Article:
As I said the words, "No kids for me!" I could feel an ache in my heart. I knew it was a lie.  I told myself I was strong enough to be single, however I knew that I craved to be loved and cared for by a man. In my opinion, the type of man I needed was a myth, at least that's what I was brought up to believe.

My work as a technical project manager found me working against women more than with them. During my twenties, I probably uttered, "I hate women" hundreds, if not thousands of times. I befriended women who shared my views and we received great pleasure by tormenting flighty, clueless, co-dependent women all around us.

Hatred towards women seemed to emanate from within pop culture. It became hip to hate women, and cool to be associated with effeminate men. I joked that if women were only more intelligent and goal driven, I'd be willing to "change teams," thinking this must be the next logical step.


My world changed radically when I fell in love with a man who, despite my bravado, saw me as a feminine woman. In contrast, he was what I could call far more masculine than most of the heterosexuals I was dating in the city.

This small-town boy who I met online caught me totally off guard. I felt absolutely weak when I was with him. Just by being in his presence I was amazed how a softer nature emerged in me, which seemed to compliment our combined energies perfectly. For once I felt like I could truly be myself with someone by letting down the "tough-girl" front.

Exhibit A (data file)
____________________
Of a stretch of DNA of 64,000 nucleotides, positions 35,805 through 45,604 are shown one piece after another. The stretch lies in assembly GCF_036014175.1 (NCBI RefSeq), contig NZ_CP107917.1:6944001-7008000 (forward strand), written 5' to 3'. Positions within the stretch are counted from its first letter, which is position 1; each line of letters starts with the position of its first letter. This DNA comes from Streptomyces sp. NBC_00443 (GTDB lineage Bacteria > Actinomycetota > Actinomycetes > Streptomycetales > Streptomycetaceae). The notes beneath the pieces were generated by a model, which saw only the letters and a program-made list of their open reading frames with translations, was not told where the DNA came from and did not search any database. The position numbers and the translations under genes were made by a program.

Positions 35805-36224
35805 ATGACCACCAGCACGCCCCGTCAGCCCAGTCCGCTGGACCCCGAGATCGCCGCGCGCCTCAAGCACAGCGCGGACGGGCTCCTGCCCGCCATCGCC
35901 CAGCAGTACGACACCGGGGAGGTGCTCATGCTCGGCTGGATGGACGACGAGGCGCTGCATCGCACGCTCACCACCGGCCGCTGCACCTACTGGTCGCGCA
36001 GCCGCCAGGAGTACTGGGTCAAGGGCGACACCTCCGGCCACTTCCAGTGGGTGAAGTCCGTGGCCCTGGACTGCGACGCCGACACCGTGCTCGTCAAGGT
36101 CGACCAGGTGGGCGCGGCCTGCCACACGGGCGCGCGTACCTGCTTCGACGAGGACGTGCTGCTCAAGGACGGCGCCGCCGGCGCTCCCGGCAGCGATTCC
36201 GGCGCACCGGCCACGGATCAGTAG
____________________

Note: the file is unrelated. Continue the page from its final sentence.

I wanted someone to magically enter my life with all the goods, and none of "the baggage" to compliment all that I had worked hard for. Instead, what I ended up drawing into my life was a recently separated, blue collar worker with tonnes of baggage, in the form of an ex-wife and then 8 year old daughter.

The thought of taking on someone's' seconds did not appeal to me but something inside me told me to not be so shallow. I decided to give in to the feelings as they felt "right" even though they conflicted with what my head was telling me.
When I introduced him to friends and family, people thought I had lost my mind. Their assumption was that I was dating a mechanic to learn how to do my own oil changes. I fought the idea of getting involved with a divorcee; I cringed at the idea of having to contend with a kid every-other-week, but in the end it was seeing him interact with his daughter that helped me dissolve my hang ups. They were both experiencing difficulties throughout the separation, and being there for them during this time allowed me to fall in love with him and his daughter. I could then see a place for me and wanted nothing more than to give this man more children.

As if being guided by a feminine intuition, I decided to leave an incredible career to devote myself to making a home and raising babies in the most natural way. Life has never been the same since exiting the corporate world. I don't miss a thing about the nice pay, beautiful office, power lunches, business travel, etc.